SIMBA Chain Brings Home the Gold Medal in the U.S. Air Force's First Advanced Manufacturing Olympics
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SIMBA Chain's strategy of blockchain-enabled Rapid Additive Manufacturing Labs for battlefield use captured the gold medal in the U.S. Air Force's first ever Advanced Manufacturing Olympics, held virtually October 20-23. In true David and Goliath fashion, the blockchain startup won the Supply Chain Marathon division over industry giants Stratasys (second place) and Boeing (third place) in a highly competitive field of 16 finalists.
The Advanced Manufacturing Olympics was created to bring together technology companies, startups, traditional and non-traditional U.S. Department of Defense contractors, academia, and student to help solve some of the Air Force's most significant sustainment issues. SIMBA Chain entered the competition with a multidisciplinary team that included ITAMCO, the University of Notre Dame and C5BDI, and was rewarded for their award-winning performance with a check for $100,000.
SIMBA Chain CEO Joel Neidig led the team to victory, thanking the U.S. Air Force and Assistant Secretary of Acquisition Will Roper for the opportunity to compete in the Advanced Manufacturing Olympics, an experience he called intense. "We literally had six days to put together an entire war games solution to deliver critical parts to a battlefront, keep field hospitals operational and infrastructure like runways intact. What was different about our approach was how we met both the physical challenges of war fighters as well as the cyber threats that are playing a growing role in modern warfare."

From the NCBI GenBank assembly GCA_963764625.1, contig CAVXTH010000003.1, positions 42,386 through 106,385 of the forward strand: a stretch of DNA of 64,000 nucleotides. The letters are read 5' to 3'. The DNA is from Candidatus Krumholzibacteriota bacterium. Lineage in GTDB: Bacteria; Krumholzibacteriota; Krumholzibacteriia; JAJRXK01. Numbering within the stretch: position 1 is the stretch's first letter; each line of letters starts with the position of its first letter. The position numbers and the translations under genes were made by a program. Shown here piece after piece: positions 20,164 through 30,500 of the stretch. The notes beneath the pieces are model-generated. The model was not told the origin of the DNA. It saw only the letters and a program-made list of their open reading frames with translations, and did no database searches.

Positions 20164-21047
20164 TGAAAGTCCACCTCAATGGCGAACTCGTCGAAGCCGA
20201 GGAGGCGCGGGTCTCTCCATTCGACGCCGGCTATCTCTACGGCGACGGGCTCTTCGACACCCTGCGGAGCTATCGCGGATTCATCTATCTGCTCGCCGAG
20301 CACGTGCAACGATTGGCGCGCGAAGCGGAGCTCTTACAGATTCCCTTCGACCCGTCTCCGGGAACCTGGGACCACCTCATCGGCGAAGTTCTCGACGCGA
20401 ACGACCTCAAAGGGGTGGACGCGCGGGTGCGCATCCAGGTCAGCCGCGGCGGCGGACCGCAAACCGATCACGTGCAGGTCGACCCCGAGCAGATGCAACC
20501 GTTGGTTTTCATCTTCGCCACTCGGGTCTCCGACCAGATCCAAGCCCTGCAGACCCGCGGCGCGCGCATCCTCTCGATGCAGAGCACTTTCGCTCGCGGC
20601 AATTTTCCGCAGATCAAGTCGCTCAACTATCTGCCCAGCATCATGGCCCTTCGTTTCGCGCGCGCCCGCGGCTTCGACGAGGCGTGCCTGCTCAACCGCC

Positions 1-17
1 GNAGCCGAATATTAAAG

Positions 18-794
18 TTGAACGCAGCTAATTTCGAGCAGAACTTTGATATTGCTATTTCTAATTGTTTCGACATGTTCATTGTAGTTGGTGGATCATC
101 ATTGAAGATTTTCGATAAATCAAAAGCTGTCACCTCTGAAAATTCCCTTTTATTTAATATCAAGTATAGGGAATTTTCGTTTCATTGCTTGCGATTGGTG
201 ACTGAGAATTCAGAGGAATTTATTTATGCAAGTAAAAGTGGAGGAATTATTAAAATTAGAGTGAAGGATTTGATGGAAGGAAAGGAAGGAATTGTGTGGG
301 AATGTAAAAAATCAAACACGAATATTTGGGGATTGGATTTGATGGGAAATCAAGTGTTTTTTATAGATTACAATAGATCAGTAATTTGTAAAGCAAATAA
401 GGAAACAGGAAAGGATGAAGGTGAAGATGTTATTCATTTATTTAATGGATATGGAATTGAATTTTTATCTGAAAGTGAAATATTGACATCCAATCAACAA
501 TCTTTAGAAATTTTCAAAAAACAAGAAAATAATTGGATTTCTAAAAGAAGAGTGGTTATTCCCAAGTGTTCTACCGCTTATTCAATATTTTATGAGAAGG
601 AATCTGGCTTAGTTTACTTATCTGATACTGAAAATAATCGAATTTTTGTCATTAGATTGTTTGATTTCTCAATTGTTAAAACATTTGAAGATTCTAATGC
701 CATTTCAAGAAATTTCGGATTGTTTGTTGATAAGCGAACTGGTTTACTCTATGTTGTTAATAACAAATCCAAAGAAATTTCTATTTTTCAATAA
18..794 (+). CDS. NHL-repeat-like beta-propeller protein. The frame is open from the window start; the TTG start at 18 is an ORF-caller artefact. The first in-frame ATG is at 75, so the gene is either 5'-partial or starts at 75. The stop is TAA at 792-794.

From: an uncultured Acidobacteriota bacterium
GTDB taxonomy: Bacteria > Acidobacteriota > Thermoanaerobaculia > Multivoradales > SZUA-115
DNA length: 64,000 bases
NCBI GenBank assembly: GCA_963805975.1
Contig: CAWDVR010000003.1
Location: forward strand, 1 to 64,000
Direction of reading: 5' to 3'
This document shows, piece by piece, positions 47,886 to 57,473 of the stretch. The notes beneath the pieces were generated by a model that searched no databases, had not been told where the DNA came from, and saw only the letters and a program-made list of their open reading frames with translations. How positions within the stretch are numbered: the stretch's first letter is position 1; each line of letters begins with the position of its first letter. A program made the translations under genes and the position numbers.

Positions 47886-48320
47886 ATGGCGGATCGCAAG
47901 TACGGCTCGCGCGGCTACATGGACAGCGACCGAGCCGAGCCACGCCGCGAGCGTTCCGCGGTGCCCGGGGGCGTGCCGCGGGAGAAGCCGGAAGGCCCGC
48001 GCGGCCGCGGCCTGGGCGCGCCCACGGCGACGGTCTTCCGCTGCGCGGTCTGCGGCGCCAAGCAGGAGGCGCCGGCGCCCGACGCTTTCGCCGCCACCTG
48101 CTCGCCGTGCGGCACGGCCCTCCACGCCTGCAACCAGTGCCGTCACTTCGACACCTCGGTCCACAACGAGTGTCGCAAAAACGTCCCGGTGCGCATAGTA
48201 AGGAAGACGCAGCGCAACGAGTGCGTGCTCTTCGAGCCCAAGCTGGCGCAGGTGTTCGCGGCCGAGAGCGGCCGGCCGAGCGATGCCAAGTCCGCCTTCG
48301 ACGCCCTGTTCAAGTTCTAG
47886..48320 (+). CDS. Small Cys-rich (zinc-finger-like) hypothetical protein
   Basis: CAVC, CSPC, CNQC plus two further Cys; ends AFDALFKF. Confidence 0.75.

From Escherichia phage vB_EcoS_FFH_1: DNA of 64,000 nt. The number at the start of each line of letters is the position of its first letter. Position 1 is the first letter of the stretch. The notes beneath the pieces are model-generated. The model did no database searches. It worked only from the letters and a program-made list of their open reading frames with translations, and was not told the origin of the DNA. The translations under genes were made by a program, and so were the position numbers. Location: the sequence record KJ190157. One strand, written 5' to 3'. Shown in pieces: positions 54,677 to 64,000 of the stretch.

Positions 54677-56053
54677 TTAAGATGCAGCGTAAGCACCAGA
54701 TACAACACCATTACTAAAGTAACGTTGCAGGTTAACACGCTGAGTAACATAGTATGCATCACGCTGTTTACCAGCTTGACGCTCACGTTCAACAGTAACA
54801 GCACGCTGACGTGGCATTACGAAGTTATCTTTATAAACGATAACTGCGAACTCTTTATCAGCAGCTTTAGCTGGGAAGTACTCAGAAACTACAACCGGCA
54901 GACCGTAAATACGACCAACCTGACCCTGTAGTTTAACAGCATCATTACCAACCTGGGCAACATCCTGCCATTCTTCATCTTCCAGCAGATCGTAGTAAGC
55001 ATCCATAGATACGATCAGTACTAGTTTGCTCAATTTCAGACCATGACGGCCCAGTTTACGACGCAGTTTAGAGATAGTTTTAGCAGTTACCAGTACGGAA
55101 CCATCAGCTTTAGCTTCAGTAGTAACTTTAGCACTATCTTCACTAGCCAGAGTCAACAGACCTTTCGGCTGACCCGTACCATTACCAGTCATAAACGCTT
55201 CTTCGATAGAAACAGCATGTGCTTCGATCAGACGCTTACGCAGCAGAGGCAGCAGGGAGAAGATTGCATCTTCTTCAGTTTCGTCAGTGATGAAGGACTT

All of the Supply Chain Marathon competitors were given the same scenario: a fictional island called Elfmore was under siege. How could additive manufacturing be deployed to keep aircraft, weaponry, field hospitals and infrastructure operational? SIMBA Chain's winning response combined portable, self-contained Rapid Additive Manufacturing Labs capable of printing metal, plastic, and composite parts on demand with the interconnectivity and cyber security of blockchain to deliver unprecedented additive manufacturing capabilities to forward-deployed military units, front-line medical staff and relief organizations.
"The key component of any supply chain is security and particularly critical to fast-changing military operations," Neidig explains. "Including blockchain in our strategy set SIMBA Chain apart as our additive manufacturing labs were digitally and securely interconnected with one another and with military command This ensured the integrity of communications and that whatever was needed could be built to military specifications without compromise from external forces. This strategy resonated with the judges."
The ultimate goal of the Air Force's Advanced Manufacturing Olympics is to identify innovative ideas that have the potential to be translated into commercial solutions. SIMBA Chain is already working with several arms of the U.S. Department of Defense, including the U.S. Air Force and the Navy. Neidig has high hopes that blockchain, and specifically SIMBA Chain, will soon be an integral part of the U.S. military's strategic weaponry.